The origin of…Peanut

“Nothing takes the taste out of peanut butter quite like unrequited love.” Charlie Brown

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The peanut, or arachis hypogaea, is a member of the legume (or bean) family and is not, like pecans and cashew nuts, a tree nut. They grow underground and were thus previously called earthnut or ground nut. Why the word peanut became popular is not known.
The peanut plant probably comes from Peru or Brazil. European explorers took the peanuts back to Spain and Portugal, from where they spread to Asia and Africa and later on North-America (in the 1700´s). In Africa and Asia peanuts are widely used in dishes, like maafe in Mali and gado-gado in Indonesia.
In America the peanut was seen as food for livestock and the poor. But during the Civil War both Union and Confederate soldiers used them for food because of their high nutritious values. The Union soldiers liked them so much they brought them back to their northern homes.
Around 1890 peanut butter was invented in St. Louis by a physician for people with poor teeth who cold not chew. John Harvey Kellogg patented his preparation of peanut butter in 1895. Nowadays, the peanut butter industry account for USD 850 million in sales annually.

In 1996 Plumpy´nut was invented as a treatment for emergency malnutrition cases. It is a ready-to-eat fortified peanut butter and contains several vitamins and minerals, fats and proteins and is the last resort for many children who are severely malnourished.

The famous dog Snoopy appears in the comic strip Peanuts, by Charles Schulz. It ran from 1950 to 2000 and has been the most popular and influential comic strip in history. It has appeared in more than 2,600 newspapers in 75 countries and has been translated into 21 languages. The main character of Peanuts is Charlie Brown, an unsecure and nervous boy who, despite failing in almost everything he does, keeps on trying. He can’t kick a football, win a baseball game or fly a kite, but continues to try.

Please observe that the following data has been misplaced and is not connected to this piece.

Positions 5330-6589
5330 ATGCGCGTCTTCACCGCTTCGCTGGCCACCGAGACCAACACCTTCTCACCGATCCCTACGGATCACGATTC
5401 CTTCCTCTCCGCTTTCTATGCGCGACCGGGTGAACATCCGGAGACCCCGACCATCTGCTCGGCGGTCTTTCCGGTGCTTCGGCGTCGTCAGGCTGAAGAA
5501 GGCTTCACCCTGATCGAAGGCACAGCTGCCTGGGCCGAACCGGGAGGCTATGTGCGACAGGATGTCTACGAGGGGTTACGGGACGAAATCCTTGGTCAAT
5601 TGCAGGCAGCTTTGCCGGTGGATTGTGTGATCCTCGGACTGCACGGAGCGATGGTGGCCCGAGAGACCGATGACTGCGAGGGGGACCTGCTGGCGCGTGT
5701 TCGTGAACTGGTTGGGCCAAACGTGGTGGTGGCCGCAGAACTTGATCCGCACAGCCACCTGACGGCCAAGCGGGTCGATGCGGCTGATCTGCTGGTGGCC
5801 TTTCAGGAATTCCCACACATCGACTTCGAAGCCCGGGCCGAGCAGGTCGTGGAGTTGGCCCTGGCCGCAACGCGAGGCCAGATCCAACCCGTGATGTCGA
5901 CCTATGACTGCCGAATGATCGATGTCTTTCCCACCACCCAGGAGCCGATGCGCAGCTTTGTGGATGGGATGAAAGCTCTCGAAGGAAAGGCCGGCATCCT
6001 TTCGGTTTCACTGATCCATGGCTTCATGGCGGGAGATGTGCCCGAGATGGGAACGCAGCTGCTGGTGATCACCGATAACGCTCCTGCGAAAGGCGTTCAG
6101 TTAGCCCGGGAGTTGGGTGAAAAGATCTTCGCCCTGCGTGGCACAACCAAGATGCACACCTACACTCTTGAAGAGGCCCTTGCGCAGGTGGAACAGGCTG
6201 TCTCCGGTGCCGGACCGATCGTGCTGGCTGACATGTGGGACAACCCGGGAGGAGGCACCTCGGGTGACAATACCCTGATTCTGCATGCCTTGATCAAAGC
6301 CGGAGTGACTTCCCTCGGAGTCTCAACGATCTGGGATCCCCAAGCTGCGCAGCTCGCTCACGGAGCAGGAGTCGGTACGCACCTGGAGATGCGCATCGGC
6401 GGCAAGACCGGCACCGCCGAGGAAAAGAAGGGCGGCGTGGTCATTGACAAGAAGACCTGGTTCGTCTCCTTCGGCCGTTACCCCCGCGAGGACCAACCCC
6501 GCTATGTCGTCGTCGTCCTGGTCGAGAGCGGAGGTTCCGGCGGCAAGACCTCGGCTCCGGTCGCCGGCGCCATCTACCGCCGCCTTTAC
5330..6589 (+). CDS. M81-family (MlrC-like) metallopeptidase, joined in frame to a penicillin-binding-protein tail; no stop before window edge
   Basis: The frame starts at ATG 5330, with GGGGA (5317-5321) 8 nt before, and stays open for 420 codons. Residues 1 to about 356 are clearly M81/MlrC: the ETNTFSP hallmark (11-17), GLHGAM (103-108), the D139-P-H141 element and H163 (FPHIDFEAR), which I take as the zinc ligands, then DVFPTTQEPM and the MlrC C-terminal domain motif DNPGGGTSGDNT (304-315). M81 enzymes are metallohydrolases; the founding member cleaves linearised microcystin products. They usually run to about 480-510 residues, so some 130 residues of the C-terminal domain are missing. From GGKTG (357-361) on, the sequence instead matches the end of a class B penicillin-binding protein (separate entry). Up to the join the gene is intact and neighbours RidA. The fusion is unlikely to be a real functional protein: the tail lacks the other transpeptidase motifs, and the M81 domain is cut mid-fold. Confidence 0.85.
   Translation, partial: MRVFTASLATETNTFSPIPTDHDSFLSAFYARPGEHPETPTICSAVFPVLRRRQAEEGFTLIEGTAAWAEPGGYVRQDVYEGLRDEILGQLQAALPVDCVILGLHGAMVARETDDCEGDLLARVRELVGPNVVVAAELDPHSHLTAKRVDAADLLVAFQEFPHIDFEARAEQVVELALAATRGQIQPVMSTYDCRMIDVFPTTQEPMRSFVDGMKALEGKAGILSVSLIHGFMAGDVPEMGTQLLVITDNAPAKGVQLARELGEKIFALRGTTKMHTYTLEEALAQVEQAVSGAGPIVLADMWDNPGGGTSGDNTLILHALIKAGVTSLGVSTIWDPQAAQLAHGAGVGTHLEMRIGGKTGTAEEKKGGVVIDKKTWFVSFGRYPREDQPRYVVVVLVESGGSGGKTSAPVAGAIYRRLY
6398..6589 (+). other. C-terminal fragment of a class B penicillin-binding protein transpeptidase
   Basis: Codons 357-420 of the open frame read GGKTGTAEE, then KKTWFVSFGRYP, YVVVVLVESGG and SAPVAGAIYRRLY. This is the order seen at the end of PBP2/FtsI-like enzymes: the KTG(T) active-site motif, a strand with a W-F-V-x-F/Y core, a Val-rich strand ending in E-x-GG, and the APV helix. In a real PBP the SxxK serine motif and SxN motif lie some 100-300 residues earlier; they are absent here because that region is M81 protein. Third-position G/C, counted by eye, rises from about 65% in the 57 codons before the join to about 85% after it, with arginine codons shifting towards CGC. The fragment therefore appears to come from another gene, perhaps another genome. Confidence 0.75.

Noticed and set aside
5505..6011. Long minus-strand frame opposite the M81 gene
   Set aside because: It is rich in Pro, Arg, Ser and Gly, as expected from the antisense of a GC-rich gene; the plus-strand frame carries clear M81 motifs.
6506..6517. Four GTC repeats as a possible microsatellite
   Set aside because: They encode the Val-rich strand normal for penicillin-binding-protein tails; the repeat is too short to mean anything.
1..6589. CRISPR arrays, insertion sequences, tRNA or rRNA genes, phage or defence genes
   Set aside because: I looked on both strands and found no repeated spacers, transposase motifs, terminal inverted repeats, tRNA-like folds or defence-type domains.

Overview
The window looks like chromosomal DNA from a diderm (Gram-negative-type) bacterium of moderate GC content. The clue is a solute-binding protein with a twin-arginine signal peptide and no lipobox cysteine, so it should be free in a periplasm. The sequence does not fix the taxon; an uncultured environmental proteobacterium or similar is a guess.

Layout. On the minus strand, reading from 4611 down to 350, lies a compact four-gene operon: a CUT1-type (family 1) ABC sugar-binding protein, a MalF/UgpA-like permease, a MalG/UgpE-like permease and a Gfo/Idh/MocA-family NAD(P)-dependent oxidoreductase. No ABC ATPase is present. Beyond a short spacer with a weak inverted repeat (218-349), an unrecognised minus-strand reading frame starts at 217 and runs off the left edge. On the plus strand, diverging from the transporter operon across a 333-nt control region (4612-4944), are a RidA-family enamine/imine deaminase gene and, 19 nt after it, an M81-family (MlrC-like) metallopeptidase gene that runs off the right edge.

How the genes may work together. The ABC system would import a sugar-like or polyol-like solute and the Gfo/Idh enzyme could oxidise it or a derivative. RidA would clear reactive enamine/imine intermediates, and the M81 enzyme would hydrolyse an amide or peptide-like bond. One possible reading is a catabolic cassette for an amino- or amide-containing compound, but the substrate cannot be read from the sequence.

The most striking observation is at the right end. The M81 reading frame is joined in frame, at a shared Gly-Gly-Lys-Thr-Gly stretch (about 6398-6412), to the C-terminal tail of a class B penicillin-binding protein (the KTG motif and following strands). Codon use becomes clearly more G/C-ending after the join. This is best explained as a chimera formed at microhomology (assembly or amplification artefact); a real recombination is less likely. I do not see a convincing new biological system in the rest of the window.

Peanut:
1. a nut with a thin shell that grows under the ground and that can be eaten
2. an insignificant or tiny person
3. plural : a trifling amount (source: Merriam Webster).

English peanut comes from the words pea and nut.
Dutch pinda originates from Papiamentu pinda, which comes from Congolese mpinda. People with Dutch and Indonesian roots are called pinda´s, coming from either inda-pinda-poepchinees (when Chinese came to the Netherlands they sold peanuts on the streets to make money and were called inda-pinda-poepchinees) or from the color of their skin.
Spanish cacahuete finds its origins in Náhuatl tlalcacahuatl, from the words tlalli, earth ground, and cacahuatl, cacao (see also my post on chocolate).
Italian aràchide comes from Latin aràchis, peanut.

Peanut in other languages:
Dutch: pinda
Spanish: el cacahuete
Italian: l’aràchide (m)

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